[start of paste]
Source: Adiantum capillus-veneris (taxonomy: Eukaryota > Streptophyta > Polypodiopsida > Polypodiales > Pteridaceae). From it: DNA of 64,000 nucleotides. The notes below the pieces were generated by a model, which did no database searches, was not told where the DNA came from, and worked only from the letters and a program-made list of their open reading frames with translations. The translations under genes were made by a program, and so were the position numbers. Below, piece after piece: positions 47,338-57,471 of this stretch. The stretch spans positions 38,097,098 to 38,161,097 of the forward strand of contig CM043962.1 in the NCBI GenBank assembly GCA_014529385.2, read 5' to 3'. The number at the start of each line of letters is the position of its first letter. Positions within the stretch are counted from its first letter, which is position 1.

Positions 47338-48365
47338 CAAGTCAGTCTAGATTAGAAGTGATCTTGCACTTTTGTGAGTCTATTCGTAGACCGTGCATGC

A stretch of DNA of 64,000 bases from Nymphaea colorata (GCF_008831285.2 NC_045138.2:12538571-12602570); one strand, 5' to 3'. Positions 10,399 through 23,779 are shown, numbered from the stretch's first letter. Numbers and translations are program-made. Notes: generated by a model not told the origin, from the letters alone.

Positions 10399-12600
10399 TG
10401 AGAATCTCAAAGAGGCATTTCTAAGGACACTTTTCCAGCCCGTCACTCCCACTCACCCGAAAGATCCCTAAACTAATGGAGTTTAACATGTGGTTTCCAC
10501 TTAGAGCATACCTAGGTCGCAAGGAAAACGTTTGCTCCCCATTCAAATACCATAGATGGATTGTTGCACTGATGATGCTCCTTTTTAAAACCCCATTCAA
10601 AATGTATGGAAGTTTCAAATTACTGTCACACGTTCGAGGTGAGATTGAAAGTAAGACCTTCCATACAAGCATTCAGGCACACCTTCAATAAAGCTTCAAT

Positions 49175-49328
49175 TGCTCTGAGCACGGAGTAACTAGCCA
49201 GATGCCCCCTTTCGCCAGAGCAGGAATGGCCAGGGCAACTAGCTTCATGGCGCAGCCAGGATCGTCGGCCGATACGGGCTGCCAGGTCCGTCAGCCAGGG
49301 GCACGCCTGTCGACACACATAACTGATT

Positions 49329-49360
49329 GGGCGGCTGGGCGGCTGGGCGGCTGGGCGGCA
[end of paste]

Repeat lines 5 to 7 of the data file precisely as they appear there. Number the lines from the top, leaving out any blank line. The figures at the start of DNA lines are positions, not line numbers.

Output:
Positions 10399-12600
10399 TG
10401 AGAATCTCAAAGAGGCATTTCTAAGGACACTTTTCCAGCCCGTCACTCCCACTCACCCGAAAGATCCCTAAACTAATGGAGTTTAACATGTGGTTTCCAC